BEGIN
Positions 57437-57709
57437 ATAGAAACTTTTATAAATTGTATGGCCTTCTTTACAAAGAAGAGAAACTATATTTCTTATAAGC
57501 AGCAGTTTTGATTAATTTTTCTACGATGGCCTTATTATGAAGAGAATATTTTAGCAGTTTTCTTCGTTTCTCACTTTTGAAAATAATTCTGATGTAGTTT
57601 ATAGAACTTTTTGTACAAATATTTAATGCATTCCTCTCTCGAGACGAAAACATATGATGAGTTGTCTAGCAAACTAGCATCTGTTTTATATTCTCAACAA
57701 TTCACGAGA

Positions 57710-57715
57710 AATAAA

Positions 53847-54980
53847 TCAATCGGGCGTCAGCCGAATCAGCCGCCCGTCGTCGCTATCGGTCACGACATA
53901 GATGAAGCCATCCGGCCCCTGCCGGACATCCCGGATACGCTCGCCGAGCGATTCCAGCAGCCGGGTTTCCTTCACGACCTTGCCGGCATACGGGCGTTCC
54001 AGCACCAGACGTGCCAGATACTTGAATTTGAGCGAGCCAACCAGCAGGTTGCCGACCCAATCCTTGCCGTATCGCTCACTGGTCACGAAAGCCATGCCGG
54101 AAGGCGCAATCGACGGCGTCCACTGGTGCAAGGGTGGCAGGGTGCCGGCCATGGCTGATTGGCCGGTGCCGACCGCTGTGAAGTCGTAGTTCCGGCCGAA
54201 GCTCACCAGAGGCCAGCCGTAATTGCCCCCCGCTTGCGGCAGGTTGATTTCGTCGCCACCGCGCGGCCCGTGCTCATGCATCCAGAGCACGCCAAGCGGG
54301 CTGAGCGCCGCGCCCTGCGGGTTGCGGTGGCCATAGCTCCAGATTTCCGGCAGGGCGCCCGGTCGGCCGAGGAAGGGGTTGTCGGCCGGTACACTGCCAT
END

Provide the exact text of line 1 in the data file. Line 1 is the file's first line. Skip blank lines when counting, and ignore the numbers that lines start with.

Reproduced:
Positions 57437-57709